This is an analysis of the relationship between large landownership and "representative
political activity" as one expression of political hegemony in the capitalist class
of Chile in the mid-1960s. We conceptualize landed corporate executives and principal
owners of capital and their non-landed counterparts in the largest corporations as
distinct "class segments"; and we analyze their comparative officeholding in parliament
and cabinet ministries and in the leadership of the political parties of the Right,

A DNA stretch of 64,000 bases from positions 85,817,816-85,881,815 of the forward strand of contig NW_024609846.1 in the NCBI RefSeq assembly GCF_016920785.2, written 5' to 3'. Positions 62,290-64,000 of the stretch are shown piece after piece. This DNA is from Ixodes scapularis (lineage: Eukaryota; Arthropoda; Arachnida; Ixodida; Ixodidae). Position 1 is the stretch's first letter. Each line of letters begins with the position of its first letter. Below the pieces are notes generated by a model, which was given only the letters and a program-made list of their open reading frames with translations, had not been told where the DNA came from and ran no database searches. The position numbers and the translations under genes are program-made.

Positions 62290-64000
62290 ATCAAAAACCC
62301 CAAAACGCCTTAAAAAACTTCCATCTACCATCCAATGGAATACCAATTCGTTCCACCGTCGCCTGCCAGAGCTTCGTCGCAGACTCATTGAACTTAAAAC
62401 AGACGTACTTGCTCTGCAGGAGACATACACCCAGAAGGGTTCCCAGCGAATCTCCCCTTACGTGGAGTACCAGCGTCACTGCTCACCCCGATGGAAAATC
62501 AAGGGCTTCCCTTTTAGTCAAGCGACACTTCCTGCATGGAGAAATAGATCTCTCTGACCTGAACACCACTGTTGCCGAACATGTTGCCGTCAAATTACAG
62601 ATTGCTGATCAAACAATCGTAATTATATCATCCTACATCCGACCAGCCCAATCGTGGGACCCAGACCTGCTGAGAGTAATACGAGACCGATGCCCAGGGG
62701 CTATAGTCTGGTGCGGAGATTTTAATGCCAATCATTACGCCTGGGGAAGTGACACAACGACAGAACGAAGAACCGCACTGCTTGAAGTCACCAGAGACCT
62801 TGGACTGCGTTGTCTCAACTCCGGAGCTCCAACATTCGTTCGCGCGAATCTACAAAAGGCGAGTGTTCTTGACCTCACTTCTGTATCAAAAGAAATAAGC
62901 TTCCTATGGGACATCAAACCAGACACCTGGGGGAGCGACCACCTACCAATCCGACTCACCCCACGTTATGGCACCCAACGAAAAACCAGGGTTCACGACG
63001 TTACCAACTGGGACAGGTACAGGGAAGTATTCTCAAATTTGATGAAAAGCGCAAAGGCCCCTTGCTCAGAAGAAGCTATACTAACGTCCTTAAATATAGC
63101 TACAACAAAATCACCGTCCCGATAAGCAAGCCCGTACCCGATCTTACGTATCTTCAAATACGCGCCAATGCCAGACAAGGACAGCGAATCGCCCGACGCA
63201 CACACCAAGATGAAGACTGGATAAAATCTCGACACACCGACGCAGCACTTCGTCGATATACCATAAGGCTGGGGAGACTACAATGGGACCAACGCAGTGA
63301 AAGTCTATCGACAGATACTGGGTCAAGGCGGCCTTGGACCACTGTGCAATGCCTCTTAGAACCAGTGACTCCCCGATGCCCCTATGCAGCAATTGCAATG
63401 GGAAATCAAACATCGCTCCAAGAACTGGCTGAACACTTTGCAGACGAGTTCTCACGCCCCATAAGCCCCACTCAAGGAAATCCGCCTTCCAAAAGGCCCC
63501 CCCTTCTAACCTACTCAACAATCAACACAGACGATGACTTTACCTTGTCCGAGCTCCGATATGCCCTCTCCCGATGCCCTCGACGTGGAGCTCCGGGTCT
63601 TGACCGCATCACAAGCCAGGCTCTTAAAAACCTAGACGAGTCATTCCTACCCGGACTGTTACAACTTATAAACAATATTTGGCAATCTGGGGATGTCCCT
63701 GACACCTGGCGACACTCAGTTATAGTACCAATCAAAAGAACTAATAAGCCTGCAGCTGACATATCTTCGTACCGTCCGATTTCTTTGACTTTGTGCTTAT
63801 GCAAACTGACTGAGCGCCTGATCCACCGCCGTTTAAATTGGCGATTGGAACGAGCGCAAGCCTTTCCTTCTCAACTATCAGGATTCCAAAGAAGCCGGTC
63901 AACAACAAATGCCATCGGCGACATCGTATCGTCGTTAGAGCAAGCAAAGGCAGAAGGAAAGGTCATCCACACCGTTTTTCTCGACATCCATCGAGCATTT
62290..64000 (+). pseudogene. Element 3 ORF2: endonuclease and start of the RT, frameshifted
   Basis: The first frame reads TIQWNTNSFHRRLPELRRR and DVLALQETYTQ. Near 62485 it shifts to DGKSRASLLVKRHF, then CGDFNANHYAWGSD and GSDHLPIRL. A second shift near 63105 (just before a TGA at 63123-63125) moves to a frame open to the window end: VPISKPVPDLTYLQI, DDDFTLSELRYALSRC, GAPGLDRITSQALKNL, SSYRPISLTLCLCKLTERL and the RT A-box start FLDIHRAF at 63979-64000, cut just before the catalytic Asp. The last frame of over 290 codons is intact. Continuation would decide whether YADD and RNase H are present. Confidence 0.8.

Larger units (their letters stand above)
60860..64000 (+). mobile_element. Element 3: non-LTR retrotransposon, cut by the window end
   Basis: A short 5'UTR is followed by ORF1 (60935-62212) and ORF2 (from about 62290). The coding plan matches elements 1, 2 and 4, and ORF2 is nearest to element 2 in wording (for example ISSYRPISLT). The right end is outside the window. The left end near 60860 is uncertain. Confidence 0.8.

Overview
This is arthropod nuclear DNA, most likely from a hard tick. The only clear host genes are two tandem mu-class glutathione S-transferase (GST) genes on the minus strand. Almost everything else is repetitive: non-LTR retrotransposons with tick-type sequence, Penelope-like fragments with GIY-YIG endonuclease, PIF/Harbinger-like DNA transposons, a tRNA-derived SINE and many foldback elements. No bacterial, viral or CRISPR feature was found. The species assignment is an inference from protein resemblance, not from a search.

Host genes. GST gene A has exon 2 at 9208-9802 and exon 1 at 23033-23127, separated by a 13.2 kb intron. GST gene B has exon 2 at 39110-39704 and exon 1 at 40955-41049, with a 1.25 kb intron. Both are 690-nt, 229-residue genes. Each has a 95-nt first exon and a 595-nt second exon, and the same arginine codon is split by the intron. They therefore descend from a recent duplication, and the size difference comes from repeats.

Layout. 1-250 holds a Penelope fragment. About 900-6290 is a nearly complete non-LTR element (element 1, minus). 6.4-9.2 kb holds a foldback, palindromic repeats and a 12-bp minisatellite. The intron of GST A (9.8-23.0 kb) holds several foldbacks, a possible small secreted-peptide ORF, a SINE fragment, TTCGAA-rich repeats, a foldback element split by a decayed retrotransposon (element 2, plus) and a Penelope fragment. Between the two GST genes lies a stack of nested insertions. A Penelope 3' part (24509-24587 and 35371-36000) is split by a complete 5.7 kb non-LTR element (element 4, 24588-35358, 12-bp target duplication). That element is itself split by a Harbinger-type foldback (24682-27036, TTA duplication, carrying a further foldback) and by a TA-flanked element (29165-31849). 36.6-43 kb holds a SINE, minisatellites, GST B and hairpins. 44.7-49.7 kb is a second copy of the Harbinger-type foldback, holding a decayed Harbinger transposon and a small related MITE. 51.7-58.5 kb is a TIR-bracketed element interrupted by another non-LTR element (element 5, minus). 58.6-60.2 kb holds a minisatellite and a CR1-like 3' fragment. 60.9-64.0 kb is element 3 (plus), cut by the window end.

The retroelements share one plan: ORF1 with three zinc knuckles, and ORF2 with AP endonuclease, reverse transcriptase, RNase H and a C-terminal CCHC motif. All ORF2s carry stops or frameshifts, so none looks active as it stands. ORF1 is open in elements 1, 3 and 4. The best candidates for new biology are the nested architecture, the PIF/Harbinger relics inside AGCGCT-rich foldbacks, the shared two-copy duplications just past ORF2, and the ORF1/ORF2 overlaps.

as well as the officeholding of their fathers and others in their immediate families.
The findings consistently show that the landed segment played a distinctive role
in the political leadership of the capitalist class. The problem of the "coalescence"
of agrarian property and corporate capital as a self-contradictory class situation
and its relevance for state policy is posed for further analysis.